Q: This year is the 50th anniversary of the desegregation of the University of Georgia. How did it happen?
A: This historic civil rights moment took place in January 1961, when Judge William A. Bootle ordered the school to admit black students Charlayne Hunter and Hamilton Holmes. The decision on Jan. 6, 1961, ended 160 years of segregation at the school and was the result of a legal battle began in 1950 by Horace T. Ward, who was denied admission to the UGA Law School. The students – who had first applied to the university during summer 1959 – registered for classes on Jan. 9, 1961. But it wasn't a peaceful process, as a mob of students within the first week threw bricks and bottles at Myers Hall, where Hunter lived, causing Athens police to disperse the crowd with tear gas. Hunter and Holmes were brought back to Atlanta by state troopers and told they were being withdrawn from the school, with a school official citing their personal safety and the safety and welfare of the school's 7,000 students. But after an outcry, with more than 400 faculty signing a resolution demanding their return, and a new court order, they came back a few days later. The students graduated in 1963. Holmes became an orthopedic surgeon in Atlanta and passed away in October 1995; Hunter (now Hunter-Gault) became an award-winning journalist. The school has created a website devoted to the desegregation anniversary, at desegregation.uga.edu, which includes details about events, some of which were postponed due to the snowstorm.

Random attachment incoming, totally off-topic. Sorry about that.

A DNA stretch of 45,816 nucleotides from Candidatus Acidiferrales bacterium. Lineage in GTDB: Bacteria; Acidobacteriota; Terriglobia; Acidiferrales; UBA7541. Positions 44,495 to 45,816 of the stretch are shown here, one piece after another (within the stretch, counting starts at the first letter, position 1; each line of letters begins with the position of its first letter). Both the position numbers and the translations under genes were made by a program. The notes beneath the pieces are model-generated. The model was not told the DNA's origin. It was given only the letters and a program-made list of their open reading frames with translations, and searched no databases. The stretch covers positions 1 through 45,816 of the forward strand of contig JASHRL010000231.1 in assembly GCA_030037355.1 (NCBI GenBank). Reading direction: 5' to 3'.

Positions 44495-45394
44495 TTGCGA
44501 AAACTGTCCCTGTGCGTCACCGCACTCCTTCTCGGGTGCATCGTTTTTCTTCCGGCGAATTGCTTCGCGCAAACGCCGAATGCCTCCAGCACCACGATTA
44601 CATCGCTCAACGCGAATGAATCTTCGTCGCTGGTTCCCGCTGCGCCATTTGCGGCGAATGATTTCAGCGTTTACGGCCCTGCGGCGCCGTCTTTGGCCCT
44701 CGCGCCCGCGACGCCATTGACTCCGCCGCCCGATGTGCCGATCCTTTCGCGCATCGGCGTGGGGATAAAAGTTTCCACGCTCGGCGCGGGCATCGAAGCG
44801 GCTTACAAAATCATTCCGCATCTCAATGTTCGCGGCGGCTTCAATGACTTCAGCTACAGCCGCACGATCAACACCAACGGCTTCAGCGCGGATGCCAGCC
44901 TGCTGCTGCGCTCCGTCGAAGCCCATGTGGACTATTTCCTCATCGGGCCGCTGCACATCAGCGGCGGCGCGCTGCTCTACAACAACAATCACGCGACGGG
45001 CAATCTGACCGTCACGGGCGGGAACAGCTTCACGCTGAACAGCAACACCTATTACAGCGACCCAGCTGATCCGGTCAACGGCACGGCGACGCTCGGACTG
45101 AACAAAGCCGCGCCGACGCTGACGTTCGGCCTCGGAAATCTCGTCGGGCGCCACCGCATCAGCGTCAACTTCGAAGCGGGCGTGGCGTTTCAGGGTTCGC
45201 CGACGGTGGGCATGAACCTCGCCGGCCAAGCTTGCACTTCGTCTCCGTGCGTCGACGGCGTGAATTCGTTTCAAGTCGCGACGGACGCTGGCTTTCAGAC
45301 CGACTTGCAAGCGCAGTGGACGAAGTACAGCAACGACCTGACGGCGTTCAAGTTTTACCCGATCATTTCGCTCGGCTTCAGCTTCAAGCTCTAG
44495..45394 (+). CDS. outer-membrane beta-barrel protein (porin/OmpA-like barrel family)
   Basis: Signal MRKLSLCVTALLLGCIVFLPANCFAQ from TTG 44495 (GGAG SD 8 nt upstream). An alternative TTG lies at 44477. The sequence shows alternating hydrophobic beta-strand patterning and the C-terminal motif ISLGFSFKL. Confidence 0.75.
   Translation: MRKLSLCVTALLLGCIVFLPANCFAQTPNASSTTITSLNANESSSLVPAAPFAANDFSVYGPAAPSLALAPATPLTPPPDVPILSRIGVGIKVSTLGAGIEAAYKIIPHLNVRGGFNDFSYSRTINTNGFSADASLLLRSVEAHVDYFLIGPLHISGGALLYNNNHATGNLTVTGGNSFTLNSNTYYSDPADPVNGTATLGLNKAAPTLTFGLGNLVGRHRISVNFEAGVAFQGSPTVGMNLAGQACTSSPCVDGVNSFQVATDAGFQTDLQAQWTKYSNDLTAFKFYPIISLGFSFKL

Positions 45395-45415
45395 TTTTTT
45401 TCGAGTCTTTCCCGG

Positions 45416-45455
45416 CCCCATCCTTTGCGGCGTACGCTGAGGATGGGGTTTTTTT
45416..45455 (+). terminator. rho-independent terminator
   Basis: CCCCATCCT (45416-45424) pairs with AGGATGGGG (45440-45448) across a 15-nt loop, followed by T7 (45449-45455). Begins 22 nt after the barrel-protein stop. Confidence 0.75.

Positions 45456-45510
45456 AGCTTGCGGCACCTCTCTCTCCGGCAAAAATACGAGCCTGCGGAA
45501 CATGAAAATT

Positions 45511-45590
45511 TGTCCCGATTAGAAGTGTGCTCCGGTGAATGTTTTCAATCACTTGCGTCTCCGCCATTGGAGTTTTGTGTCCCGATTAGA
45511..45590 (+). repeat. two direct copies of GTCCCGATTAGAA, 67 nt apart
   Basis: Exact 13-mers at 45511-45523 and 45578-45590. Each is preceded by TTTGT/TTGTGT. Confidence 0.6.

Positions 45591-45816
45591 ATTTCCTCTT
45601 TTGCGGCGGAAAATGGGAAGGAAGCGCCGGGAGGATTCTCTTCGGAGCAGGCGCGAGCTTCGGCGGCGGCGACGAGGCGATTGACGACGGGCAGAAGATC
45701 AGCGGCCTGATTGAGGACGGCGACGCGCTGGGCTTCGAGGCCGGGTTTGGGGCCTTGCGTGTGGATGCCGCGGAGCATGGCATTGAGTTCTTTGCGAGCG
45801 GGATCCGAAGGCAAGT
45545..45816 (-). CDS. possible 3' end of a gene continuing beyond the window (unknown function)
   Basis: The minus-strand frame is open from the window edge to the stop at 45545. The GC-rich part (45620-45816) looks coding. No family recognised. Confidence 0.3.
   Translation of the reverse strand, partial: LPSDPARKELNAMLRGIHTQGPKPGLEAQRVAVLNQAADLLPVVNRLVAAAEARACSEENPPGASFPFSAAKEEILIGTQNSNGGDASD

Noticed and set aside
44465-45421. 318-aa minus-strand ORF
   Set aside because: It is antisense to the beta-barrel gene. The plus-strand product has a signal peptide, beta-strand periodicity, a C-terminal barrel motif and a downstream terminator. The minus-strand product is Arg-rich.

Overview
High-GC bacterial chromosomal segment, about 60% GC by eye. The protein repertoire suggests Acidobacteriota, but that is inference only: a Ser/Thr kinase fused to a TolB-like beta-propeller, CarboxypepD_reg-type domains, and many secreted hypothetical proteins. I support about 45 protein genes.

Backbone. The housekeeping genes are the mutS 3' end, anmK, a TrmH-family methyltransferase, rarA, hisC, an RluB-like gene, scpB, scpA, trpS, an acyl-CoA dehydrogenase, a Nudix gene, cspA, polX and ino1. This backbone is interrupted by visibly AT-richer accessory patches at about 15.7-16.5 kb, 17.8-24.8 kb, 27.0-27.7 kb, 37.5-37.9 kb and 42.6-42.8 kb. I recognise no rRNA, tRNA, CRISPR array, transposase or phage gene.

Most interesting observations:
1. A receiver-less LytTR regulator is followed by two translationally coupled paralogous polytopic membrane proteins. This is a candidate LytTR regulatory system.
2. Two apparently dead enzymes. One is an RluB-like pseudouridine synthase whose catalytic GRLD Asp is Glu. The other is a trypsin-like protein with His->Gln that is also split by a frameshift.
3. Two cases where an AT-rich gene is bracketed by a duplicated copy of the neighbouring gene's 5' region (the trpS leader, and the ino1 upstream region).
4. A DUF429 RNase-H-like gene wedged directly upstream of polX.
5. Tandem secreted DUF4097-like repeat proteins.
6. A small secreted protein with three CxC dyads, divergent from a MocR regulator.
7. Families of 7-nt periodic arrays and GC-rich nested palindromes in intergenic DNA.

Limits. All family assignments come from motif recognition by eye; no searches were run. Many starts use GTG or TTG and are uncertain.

Q: When I was snowbound and going stir-crazy in early January, it made me wonder when the most snow has ever fallen in Atlanta at one time.
A: The weather outside sure was frightful earlier this month, but even the snowfall that crippled the metro area in early January didn't set a record. That honor – very non-Hotlanta, as we say – goes to Jan. 23, 1940, when 8.31 inches fell, according to Channel 2 Action News data. Other brrr-inducing snowfalls on record were about 8 inches on March 24, 1983 and 6 inches on Jan. 30, 1936.
Q: It seems like Atlanta has a lot of international visitors. Does Atlanta have more than other cities?
A: Our Southern hospitality charms enough people to make Georgia the second-fastest growing state for international travelers and Atlanta the fastest-growing city, according to government data. The state's 689,000 global guests (not including Canada and Mexico) in 2009 came from countries such as China, Brazil and beyond. Tourists contributed $1.8 billion in direct expenditures to the Georgia economy in 2009, up 4.5 percent over 2008, state data shows. The impact on us locals are new jobs and tax revenue, as the state estimates that every $1 million spent by international visitors creates 11.5 new jobs and generates $33,143 in payroll and $123,588 in state taxes. Our global reach is expanding, with 40 percent more tourists from China last year and 55 percent more in 2009. So looks like it is a small world after all, y'all.
What do you want to know?
If you’re new in town or just have questions about this special place we call home, ask us! E-mail Lori Johnston at email@example.com.
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